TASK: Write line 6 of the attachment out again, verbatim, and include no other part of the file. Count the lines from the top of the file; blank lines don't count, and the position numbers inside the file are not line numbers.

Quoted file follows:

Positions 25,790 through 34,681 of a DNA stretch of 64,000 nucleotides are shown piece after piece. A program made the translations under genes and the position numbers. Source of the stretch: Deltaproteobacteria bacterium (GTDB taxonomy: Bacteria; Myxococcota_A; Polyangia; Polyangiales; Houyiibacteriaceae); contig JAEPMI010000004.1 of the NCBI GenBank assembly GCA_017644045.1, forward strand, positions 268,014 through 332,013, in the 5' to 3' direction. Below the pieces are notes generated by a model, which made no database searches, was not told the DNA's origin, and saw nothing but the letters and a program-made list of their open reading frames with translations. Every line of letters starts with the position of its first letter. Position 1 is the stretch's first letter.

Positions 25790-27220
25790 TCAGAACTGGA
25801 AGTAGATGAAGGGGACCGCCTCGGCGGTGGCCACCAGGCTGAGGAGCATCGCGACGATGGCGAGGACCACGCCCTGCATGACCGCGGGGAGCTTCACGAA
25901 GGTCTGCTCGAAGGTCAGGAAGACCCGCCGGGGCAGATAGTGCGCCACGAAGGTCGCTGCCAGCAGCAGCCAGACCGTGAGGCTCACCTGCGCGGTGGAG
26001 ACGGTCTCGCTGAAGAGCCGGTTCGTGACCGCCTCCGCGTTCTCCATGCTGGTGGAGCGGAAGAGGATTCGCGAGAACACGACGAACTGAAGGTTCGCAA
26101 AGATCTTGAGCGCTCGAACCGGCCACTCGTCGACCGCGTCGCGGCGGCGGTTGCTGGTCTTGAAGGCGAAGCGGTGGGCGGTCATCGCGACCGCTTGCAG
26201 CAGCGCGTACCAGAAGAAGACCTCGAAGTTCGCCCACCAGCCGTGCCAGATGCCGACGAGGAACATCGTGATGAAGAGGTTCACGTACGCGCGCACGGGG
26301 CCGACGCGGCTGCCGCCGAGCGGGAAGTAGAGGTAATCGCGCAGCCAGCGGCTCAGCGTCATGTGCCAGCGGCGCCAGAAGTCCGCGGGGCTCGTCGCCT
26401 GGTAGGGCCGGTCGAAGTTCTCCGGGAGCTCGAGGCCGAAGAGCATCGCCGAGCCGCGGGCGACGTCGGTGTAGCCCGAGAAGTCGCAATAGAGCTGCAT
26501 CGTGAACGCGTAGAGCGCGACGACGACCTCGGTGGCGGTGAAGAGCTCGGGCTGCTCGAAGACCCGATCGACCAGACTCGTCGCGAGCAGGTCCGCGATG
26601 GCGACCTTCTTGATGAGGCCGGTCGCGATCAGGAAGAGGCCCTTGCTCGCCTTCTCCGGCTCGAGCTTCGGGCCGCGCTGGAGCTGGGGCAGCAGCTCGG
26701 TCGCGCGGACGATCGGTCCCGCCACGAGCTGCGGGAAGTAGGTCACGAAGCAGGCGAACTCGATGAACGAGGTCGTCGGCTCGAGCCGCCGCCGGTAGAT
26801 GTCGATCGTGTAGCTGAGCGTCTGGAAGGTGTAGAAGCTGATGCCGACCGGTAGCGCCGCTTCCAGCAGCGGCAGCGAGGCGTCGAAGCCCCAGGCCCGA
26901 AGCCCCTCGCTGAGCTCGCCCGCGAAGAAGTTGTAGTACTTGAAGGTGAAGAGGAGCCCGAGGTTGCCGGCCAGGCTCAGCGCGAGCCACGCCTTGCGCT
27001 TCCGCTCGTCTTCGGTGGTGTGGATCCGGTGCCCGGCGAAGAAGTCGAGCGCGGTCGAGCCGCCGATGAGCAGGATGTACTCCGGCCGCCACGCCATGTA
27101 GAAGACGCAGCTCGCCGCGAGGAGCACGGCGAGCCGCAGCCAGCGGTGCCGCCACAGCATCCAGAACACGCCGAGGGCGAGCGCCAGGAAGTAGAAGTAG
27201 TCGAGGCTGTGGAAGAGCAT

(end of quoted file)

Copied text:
26001 ACGGTCTCGCTGAAGAGCCGGTTCGTGACCGCCTCCGCGTTCTCCATGCTGGTGGAGCGGAAGAGGATTCGCGAGAACACGACGAACTGAAGGTTCGCAA